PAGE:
Widespread rain across much of British Columbia’s southern Interior Thursday was expected to aid firefighters pushing back against a number of major wildfires in the region.
Officials in the Columbia Shuswap Regional District said Thursday that they’ve seen calmer and quieter conditions at the Bush Creek East fire near Chase, where the blaze remains at an estimated 430 square kilometres.
BC Wildfire Service information officer Mike McCulley said they’ve seen some rain and are expecting “really, really good firefighting weather” to continue Friday, though crews do have to keep an eye out for wet, slippery roads and possible erosion issues.
Environment Canada weather radar showed light to medium precipitation was falling Thursday from Merritt to Salmon Arm, stretching over parts of the Fraser Canyon, Central Okanagan and Shuswap regions.
There were also showers in communities including Kelowna, Lytton and Salmon Arm, all adjacent to major wildfires that have forced evacuation orders.
The cool, wet weather has already tempered blazes such as McDougall Creek in the Central Okanagan, Ross Moore Lake south of Kamloops and the Kookipi Creek fire near Lytton.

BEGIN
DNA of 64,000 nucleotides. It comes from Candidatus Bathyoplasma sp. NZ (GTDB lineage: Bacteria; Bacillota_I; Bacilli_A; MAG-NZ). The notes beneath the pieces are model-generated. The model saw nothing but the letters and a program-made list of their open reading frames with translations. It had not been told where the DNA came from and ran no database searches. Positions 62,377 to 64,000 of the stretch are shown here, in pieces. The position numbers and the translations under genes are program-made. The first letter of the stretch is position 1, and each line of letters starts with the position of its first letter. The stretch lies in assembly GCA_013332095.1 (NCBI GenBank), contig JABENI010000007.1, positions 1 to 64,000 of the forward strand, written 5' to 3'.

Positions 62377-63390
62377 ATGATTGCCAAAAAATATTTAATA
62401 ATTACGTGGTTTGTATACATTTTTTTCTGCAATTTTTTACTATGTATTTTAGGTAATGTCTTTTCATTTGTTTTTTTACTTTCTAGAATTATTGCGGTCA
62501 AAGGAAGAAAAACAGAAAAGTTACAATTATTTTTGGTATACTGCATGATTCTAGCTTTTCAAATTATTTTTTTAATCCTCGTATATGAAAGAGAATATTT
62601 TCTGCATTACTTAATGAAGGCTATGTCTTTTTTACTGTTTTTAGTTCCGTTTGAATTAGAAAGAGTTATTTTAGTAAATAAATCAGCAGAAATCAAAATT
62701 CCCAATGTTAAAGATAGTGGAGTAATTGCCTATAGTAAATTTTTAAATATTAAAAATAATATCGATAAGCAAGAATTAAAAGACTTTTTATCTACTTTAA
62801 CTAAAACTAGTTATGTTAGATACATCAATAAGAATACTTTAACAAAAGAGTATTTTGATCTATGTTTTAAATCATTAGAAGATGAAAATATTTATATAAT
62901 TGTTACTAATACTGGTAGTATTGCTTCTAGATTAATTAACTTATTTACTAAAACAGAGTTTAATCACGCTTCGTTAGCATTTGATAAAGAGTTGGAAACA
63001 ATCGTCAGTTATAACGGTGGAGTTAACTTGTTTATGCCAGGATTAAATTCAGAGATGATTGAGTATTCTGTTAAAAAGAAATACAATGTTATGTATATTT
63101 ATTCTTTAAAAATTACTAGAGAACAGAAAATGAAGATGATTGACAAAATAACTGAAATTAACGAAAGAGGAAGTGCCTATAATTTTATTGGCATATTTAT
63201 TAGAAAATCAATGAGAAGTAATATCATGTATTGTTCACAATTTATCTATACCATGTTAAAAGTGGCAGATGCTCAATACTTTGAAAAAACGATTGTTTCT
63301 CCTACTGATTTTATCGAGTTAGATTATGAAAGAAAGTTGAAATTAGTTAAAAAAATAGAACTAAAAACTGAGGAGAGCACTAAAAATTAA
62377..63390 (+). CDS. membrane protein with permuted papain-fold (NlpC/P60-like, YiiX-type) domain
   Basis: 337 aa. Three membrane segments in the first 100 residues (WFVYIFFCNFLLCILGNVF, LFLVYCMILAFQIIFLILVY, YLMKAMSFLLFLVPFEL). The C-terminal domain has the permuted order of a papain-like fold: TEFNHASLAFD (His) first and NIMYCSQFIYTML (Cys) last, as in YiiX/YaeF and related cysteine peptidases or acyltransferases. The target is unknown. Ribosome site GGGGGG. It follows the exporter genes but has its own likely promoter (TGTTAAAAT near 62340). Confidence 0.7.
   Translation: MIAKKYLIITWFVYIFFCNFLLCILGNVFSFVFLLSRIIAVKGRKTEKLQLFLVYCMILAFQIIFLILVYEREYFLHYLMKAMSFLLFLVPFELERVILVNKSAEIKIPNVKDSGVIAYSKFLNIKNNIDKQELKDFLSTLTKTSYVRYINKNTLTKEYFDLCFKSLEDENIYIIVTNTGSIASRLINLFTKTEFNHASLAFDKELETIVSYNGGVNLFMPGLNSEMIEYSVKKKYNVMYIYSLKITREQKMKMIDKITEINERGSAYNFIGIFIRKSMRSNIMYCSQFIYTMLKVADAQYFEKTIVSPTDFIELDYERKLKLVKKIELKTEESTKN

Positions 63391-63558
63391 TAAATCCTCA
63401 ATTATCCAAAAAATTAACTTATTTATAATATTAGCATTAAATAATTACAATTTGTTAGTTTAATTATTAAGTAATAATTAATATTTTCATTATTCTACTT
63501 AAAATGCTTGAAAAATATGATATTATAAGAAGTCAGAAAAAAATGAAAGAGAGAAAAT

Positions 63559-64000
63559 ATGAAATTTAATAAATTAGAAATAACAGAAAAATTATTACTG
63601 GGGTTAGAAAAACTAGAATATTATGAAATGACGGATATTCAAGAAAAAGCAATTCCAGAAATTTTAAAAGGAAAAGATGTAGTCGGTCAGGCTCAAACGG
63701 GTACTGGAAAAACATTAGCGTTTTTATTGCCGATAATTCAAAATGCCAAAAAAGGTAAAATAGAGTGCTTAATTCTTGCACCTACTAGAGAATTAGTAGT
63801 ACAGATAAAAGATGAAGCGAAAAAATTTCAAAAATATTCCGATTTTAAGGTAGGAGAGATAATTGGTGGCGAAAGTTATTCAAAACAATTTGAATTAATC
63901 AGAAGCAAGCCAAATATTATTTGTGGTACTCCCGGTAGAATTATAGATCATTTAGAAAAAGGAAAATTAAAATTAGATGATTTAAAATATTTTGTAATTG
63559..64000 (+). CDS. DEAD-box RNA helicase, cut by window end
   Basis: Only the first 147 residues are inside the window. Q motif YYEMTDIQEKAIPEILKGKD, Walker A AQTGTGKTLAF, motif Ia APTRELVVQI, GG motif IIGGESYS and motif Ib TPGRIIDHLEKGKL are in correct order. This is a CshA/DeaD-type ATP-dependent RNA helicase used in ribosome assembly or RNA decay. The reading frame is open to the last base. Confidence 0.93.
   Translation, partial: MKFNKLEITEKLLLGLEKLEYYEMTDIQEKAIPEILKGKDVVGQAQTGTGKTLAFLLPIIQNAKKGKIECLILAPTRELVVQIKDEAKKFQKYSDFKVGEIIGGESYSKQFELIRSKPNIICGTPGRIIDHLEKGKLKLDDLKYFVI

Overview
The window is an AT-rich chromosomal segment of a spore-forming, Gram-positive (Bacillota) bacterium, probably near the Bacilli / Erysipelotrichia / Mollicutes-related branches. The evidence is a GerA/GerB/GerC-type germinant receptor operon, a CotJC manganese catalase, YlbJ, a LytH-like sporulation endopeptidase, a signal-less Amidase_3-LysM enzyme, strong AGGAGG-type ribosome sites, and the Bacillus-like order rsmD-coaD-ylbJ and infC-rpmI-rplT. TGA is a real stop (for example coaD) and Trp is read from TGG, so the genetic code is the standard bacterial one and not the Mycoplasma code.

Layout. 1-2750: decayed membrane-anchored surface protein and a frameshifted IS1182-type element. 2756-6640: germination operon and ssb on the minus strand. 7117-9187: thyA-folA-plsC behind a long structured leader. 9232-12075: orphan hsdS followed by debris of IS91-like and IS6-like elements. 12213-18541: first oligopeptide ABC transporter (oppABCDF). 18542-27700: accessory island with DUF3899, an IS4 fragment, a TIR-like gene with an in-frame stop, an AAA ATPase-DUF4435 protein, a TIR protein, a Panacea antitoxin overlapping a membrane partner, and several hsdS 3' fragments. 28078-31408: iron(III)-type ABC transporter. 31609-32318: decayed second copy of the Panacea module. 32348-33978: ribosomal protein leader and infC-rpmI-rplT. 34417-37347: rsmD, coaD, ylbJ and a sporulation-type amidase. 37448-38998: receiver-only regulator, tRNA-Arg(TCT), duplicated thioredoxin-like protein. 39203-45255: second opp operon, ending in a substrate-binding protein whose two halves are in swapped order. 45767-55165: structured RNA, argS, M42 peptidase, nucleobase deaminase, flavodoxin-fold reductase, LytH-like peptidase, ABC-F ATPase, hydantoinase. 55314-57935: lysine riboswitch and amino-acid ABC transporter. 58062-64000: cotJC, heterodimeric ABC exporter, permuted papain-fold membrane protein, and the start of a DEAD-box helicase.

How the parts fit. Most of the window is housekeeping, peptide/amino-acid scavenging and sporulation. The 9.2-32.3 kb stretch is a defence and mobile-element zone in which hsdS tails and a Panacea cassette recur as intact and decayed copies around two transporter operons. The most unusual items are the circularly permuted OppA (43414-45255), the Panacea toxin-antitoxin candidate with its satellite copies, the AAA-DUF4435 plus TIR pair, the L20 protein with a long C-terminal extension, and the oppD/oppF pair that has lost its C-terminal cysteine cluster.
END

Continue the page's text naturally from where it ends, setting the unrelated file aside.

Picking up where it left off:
Officials in both the Thompson-Nicola and the Fraser Valley regional districts downgraded a number of evacuation orders linked to the Kookipi Creek wildfire to alerts on Wednesday, with the BC Wildfire Service saying some parts of the fire received up to 16 millimetres of rain.
Evacuation orders were also downgraded to alerts in the Bear Creek Road area of West Kelowna in relation to the McDougall Creek fire, as well as in Turtle Valley in the Thompson-Nicola region close to the Bush Creek East blaze.
In addition, previous alerts for residents to be prepared for evacuation on short notice have been cancelled in parts of Westbank First Nation and the Boucherie Industrial Area in the Central Okanagan.
Area restriction in several parts of the province’s southeast were rescinded Thursday due to decreased fire activity.
The BC Wildfire Service website shows 422 active fires across the province, with 195 burning out of control and 12 listed as “fires of note” due to their high visibility or potential threat to the public.
This year’s record wildfire season has already burned 19,111 square kilometres of land in B.C., with 72 per cent of the more than 2,000 fires recorded so far being triggered by lightning.